Under the Insolvency and Bankruptcy Code
(IBC), one of the most contentious issues was of simultaneous claims against the principal debtor and the guarantor. In what is famously known as the Piramal judgment, the National Company Law Appellate Tribunal (NCLAT) held for the same resolution process, a creditor cannot initiate proceedings against the borrower and the guarantor at the same time. Earlier, creditors had to resort to extensive litigation before the debt recovery
tribunal or in the form of suits for recovery, etc, against personal guarantors. The apex court overruled the order in the Essar Steel case, saying it was against the IBC.
How does the notification change the existing framework?
The notification puts this issue to rest by allowing a creditor to initiate proceedings against both the surety and the debtor, without having to extinguish one means to access the other. “An application for initiation of insolvency proceedings against a personal guarantor can be made not only by a creditor but also by the personal guarantor. It may be filed directly by such parties or through a resolution professional,” says Rajeev Vidhani, partner, Khaitan & Co.
He adds: “On the filing of an application against a personal guarantor, a person would be appointed by the adjudicating authority. The resolution professional appointed for the insolvency process is required to file a report on the application with a recommendation for approval or rejection. After considering such report, the NCLT would admit/reject the application.”
If the application is admitted by the NCLT, it shall issue a public notice to invite claims from all creditors of the personal guarantor.
What is the procedure for the debt to be resolved?
The debt of a personal guarantor has the potential to be resolved under a repayment plan, approved by a three-fourth majority of creditors by value. In case an application for insolvency resolution is rejected or the repayment plan is not approved by the NCLT, an application for initiation for bankruptcy may be filed by a creditor or a personal guarantor himself.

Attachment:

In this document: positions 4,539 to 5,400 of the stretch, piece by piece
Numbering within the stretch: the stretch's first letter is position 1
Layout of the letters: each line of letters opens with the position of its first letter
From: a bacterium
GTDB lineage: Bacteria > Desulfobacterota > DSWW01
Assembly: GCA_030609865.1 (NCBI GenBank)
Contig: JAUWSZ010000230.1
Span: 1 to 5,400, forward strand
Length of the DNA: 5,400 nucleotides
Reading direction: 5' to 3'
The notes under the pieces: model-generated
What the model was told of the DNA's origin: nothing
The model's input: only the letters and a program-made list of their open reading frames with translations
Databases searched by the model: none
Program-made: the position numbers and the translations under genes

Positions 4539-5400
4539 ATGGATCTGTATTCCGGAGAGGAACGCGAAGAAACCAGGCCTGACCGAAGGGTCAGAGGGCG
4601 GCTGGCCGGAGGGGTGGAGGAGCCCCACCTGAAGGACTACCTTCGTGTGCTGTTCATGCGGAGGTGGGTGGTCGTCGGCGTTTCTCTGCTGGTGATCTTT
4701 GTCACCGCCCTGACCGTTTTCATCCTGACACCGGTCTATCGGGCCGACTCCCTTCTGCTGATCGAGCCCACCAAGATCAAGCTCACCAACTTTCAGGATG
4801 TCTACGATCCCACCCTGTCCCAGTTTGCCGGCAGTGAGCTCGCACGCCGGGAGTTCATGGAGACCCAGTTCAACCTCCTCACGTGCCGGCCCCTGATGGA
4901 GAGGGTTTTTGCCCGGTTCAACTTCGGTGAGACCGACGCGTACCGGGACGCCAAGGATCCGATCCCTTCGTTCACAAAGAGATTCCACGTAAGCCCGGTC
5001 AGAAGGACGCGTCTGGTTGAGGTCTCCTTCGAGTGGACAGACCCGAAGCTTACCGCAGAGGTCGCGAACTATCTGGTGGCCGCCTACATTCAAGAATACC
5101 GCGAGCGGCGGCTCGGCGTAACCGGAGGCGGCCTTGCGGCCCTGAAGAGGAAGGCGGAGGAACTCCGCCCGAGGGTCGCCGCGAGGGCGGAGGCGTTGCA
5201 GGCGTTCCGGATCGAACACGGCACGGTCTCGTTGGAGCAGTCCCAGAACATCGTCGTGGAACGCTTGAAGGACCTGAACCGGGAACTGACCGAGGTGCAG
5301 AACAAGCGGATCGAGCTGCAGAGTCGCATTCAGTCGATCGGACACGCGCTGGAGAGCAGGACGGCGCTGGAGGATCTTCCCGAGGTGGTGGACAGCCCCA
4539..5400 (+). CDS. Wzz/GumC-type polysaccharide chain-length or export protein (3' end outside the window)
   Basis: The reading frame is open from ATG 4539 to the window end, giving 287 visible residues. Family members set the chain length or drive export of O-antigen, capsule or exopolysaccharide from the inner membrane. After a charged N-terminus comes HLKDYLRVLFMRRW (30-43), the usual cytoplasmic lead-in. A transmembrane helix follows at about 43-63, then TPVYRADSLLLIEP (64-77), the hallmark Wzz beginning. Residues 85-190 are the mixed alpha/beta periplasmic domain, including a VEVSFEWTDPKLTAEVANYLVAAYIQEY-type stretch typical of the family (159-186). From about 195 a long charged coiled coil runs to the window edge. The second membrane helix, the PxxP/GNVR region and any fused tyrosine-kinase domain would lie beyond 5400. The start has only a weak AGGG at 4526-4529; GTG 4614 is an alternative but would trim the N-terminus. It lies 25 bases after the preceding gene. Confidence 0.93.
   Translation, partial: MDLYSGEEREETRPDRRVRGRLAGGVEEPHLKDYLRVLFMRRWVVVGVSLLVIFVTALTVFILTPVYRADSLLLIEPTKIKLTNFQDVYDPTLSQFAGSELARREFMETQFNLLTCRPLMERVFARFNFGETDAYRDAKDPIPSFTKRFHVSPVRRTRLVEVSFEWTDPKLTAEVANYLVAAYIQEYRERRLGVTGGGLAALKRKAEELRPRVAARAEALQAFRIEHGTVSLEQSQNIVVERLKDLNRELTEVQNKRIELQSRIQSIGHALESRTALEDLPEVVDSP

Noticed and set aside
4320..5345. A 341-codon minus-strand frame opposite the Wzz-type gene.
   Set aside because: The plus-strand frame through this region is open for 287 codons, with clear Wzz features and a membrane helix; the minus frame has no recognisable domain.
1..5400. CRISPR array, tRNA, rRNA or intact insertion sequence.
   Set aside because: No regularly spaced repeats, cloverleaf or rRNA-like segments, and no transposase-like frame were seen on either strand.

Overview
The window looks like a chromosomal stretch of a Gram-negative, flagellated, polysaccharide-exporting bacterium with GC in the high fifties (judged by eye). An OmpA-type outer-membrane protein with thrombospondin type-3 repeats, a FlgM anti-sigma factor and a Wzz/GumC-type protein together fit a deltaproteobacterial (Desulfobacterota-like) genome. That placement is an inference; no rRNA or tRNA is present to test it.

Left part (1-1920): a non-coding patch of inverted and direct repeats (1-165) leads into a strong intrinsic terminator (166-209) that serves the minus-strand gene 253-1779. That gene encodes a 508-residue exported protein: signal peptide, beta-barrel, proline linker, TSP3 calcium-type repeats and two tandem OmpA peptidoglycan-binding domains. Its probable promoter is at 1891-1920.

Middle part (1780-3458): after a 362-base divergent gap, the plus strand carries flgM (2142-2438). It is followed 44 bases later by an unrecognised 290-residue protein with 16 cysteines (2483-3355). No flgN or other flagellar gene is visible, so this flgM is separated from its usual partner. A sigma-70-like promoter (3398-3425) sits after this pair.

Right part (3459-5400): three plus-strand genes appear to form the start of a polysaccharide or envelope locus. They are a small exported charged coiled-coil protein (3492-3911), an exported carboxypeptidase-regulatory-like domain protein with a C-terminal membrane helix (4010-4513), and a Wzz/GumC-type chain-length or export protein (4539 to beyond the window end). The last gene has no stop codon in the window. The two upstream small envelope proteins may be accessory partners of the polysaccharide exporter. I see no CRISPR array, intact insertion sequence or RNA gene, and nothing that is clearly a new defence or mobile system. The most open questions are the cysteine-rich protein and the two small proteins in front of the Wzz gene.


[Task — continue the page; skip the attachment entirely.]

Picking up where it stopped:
How will this affect businesses and promoters?
The notification of the provision can expedite the process for businesses in the matters of insolvency cases.
As most banks demand guarantees from promoters, these norms will be extremely pivotal. “With this notification, personal guarantors are exposed to the risk of being insolvent which, so far, was a risk only for corporate guarantors and corporate debtors. Even though Section 2 (g) of the IBC has not been notified, an individual personal guarantor faces the risk of paying the debt of other creditors as well who has no nexus with the ‘guarantee’ in dispute. If all such debts are not settled, the personal guarantor stands the risk of being declared bankrupt. The consequences of a breach of a personal guarantee, after December 1, are quite severe,” says Dhruv Suri, partner, PSA Legal.
If looked at from a business perspective, the law can keep a check on instances where loans are given not on the basis of corporate debtor’s creditworthiness, but because of a personal guarantor. This can reduce bad debts of financial institutions. Moreover, even a single instance of default by a personal guarantor can expose it to claims from all other creditors.
What remains unclear?
Experts want clarity on some provisions. “The extent to which amounts can be recovered from personal guarantors after they have taken a haircut in the resolution plan of the corporate debtor and have discharged the borrower in its insolvency against the entire debt, is what remains to be seen,” says Padmaja Kaul, partner at IndusLaw.